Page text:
Wednesday, September 23, 2009

What Sa'ad Hariri Owes Lebanon.

It is not uncommon for an elector to go into the voting booth with a hand over his/her nose. Unfortunately many of the Lebanese citizens find themselves in this exact predicament regarding the current standoff in the cabinet formation. It is so abundantly clear that the whole political edifice is constructed on the weakest possible foundations that cracks can be seen every way one looks. The fear of an imminent collapse is not overly exaggerated. Yet since the possibility of demolition and proper reconstruction is as likely as snow falling in the equator or having Hezbollah disarmed then one has to swallow ones pride, accept the stench emanating from the decrepit political practices and lend support to whoever is deemed to be less odious.
Until Lebanon can find that elusive but courageous politician who can make a serious call for a national convention (see the previous post) that will be tasked with nothing short than creating the first Arab democracy in history then we have no choice but to swallow our pride and practice the ever nefarious real politique.
Under such circumstances one party, March 14, stands heads and shoulders over its competition whose only guiding principle seems to have been “Tails we win, heads you loose”. The main backbone of the opposition is Hezbollah who do not even profess allegiance to the Lebanese state, and their Amal allies led by Nabih Beri, the Speaker of the Parliament who showed his love to democracy and rule of the law by shutting down the Parliament for over a year. And then there is the squeaky wheel , General Aoun, a megalomaniac who speaks from both sides of his mouth, principles be damned.
Saad Hariri is no angel either. He has been thrust into a role brought about by his fathers assassination; he is inexperienced, does not have a vision, does not have the ability to inspire and energize and politically immature. He exudes naiveté. Possibly his strongest ally is the articulate but totally unprincipled Walid Jumblatt. With such friends who needs any enemies. As for his junior partners of Kataeb and the Lebanese Forces, being principled does not help when one is a supremacist.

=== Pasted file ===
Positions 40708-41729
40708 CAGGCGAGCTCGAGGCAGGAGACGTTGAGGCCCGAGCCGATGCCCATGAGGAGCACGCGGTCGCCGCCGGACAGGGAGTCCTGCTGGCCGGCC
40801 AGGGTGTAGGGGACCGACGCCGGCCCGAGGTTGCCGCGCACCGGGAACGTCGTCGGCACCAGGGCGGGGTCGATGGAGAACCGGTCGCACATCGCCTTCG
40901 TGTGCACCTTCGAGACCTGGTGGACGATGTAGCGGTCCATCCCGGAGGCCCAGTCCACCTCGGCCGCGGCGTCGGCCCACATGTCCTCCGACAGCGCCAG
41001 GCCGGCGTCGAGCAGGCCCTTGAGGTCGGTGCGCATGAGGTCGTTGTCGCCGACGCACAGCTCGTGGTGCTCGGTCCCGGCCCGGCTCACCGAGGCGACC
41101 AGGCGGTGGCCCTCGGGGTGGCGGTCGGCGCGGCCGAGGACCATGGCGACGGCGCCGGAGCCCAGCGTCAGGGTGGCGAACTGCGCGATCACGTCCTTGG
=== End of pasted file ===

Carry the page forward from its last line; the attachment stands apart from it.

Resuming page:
Nonetheless a cabinet needs to be formed and Mr. Hariri has been named the designate premier for a second try. Mr. Hariri has to demonstrate to the state that the constitution is to be respected and the game is to be played by the set of rules agreed upon. He has no choice, if he takes his political responsibilities seriously, but to neglect all advice from foreign powers whether from Saudi Arabia, Iran, Syria or France and the US. He is to form a cabinet for Lebanon, a cabinet that will act on behalf of all the Lebanese and one that has a strong belief in the constitution and the supremacy of the Lebanese national interests. As such MR. Hariri should not invite the opposition to join his cabinet since their book of plays has nothing besides calls of obfuscation, erection of barriers and destructive intimidating conditions that threaten uncivil disorder if their demands are not met. They have found the magic formula in ruling without winning. If March 14 is to insist on including the opposition in the cabinet by meeting their demands then Mr. Hariri would be setting a dangerous precedent. Such measures form a slippery slope that will keep gnawing at the core of the Lebanese democratic principles. Furthermore the idea of giving the President one sixth of the cabinet seats is as unconstitutional as the election of the current president.
Short of a velvety revolution through holding a national constitutional government Mr. Hariri must have the backbone to stand for what is right. He has no choice but to form a government whose members share his political, economic, social and environmental vision for the country whether they are technocrats, members of parliament or a combination of both. The Prime Minister is the chief executive officer of the land and he is expected to act as one. If he cannot perform the job then he should not accept the nomination.

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